It’s strange. Despite the reams that pour out of me on perfume, there are certain scents that I find myself almost unable to write about for fear of not doing them justice. The scents I am talking about are so complex, so ingeniously put together that they rise above the usual analysis and enter into the realm of poetry; beyond the obvious striations of most perfumes and into something tender and eternal.
These perfume ‘reviews’, which I plan to tackle at some point, but will not publish unless I feel they have captured, at least a little, of that scent’s essence, will include some of the genius perfumes by Guerlain; Chamade, Apres L’Ondée, and particularly Vol De Nuit; N° 19 by Chanel; some Carons, and, undoubtedly, Jean Desprez’s seminal Bal A Versailles, the richest, most decadent floral amber I have ever smelled and a perfume with one of the best final accords – powdered, voluptuous, living – of all time. I don’t wear the extrait much, but when I do, and only in winter, I plan it with meticulous, military precision; calculating in advance exactly how many hours I need to bring if off perfectly.
How long in the bath, then how long to let it sit on my skin before the glorious base begins to emerge…….. and I smell, basically, like the ancient God Bacchus.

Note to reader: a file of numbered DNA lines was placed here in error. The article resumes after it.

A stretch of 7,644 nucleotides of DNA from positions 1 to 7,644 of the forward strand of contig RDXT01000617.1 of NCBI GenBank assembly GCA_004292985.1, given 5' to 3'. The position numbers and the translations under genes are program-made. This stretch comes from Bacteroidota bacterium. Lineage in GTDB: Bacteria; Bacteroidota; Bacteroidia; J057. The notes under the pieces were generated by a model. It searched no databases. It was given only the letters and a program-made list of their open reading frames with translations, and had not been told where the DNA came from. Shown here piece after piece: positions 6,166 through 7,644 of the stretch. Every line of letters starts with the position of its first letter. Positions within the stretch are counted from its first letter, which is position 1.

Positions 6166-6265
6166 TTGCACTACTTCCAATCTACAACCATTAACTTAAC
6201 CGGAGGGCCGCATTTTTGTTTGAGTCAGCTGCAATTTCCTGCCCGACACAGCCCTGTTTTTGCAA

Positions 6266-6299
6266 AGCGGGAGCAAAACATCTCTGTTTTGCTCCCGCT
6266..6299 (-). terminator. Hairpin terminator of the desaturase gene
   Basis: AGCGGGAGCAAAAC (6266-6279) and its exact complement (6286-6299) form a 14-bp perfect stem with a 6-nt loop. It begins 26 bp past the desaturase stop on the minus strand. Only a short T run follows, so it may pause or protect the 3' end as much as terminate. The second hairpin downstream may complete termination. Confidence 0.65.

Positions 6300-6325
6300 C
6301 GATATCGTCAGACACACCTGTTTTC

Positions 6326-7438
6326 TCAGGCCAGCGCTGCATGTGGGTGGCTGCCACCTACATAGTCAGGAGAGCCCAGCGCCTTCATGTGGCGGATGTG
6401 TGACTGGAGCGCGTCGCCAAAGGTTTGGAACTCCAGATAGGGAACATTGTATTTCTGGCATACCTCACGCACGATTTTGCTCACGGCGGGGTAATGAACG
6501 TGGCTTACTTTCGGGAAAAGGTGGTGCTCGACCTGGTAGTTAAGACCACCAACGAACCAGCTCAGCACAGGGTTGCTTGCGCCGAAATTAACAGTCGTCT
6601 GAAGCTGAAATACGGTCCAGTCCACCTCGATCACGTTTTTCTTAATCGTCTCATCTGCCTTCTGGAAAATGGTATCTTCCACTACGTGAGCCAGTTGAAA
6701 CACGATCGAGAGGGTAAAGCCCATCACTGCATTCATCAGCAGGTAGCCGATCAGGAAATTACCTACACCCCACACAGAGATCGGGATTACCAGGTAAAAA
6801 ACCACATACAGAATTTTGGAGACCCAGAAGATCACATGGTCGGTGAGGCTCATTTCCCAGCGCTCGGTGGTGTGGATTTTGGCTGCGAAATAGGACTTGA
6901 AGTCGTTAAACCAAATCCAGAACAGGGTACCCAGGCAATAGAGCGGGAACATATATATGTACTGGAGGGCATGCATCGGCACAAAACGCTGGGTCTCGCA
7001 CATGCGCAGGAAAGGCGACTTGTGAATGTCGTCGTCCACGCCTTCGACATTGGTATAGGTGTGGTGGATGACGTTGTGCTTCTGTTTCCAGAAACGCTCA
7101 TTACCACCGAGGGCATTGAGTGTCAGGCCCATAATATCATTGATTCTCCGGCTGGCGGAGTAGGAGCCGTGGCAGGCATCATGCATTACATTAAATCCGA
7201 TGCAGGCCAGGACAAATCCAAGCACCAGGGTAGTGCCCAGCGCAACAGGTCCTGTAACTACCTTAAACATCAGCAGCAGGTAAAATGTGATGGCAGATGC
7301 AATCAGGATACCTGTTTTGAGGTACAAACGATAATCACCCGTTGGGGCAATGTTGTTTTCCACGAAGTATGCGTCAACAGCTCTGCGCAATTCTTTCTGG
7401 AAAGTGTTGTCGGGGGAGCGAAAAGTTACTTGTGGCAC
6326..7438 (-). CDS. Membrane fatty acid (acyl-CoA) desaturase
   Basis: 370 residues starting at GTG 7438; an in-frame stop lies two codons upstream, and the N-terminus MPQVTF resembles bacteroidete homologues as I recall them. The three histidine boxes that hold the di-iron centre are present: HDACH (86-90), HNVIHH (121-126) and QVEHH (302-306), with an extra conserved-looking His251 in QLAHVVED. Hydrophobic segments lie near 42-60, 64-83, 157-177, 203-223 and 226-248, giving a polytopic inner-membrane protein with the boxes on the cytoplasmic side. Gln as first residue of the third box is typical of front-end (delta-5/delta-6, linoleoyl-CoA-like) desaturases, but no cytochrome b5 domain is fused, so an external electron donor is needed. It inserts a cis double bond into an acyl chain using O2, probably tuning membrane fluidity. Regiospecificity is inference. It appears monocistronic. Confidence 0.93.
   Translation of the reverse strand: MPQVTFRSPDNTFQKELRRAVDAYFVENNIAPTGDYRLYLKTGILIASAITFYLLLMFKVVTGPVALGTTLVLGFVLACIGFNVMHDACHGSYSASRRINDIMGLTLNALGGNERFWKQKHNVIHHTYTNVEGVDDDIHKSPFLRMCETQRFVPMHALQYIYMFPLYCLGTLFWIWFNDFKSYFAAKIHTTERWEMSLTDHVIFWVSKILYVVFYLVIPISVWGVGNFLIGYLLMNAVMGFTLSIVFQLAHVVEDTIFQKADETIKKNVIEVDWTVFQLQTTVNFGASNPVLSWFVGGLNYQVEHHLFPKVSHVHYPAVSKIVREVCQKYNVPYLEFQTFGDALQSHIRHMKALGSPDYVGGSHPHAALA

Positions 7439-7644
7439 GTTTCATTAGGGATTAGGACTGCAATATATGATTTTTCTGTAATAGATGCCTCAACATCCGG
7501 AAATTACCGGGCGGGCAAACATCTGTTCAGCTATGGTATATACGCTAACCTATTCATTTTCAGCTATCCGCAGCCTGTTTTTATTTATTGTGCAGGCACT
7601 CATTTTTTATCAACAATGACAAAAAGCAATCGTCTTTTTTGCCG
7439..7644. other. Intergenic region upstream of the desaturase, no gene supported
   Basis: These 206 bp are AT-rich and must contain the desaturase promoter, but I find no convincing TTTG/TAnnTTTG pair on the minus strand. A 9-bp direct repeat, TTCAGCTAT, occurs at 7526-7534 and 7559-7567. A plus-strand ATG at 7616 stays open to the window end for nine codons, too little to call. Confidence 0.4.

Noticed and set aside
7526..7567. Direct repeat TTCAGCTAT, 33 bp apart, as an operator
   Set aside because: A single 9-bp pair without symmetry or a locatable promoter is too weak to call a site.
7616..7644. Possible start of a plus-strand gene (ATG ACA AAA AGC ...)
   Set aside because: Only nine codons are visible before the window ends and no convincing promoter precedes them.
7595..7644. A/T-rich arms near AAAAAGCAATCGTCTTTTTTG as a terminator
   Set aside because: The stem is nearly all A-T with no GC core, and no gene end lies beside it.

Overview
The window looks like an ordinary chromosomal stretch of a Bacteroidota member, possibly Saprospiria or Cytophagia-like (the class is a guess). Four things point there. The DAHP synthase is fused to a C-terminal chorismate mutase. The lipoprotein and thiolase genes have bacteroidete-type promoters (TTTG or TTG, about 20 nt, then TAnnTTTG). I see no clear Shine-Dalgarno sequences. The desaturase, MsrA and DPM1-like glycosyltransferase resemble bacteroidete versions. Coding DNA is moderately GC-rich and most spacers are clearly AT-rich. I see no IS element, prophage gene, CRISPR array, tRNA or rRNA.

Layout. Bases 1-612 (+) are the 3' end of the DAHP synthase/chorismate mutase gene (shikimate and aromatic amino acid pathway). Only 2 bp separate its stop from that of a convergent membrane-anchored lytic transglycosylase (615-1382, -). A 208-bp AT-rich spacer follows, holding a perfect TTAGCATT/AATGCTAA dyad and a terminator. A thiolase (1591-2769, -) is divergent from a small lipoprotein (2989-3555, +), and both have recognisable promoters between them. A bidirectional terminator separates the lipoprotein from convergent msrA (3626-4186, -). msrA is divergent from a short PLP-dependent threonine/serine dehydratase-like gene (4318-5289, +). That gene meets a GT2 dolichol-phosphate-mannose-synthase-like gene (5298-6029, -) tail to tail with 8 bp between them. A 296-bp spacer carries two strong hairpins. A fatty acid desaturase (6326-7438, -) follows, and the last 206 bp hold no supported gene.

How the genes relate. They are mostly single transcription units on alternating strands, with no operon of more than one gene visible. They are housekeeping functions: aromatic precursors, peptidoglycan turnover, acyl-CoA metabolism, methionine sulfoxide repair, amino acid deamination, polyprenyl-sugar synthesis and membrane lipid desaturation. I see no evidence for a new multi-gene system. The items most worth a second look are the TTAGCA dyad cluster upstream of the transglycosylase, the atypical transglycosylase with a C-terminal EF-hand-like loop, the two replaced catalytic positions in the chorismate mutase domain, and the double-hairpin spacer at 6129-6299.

Yes, Bal A Versailles is a belovedly notorious animalic in the perfume community, and with good reason. The floral unguents of the heart, fusing immutably with the vanillic resins and animals of the finale, are like nothing else, and the extrait, available quite easily if you look for it, is a cherished trophy of many a true perfume lover. There are very few perfumes, if any at all, that are more resplendent.
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In 1989 I am not sure if the word ‘flanker’ even existed in perfume talk, but if it did, then Revolution A Versailles, a perfume I knew nothing about but spied at a Berlin antiques market by Schoenberg city hall, would surely have been one. And a not very special one at that, I am afraid to say, though I do love the bottle and that red target design (sorry if this led you to believe you were about to discover a masterpiece..)
No, this revolution would not have been televised, though I have to say that I do quite like this perfume; one of those big boned, eighties-opulent affairs, taking some of the ambery base of the original Bal, and layering it with a sandalwoody, plummy, flagrant jasmine and thick rose heart à la Caron Femme, or Jasmin Imperatrice Eugenie by Creed (but not quite as bosomy and ludicrous, but then what could be?), with perhaps some touches of Balenciaga’s more tender and touching amber-rose Prélude.
Revolution A Versailles, in truth, is a touch vulgar, rather brash, even, but something I would be definitely quite happy to smell on a woman at some high-swinging party; unpretentious, vivacious, full of life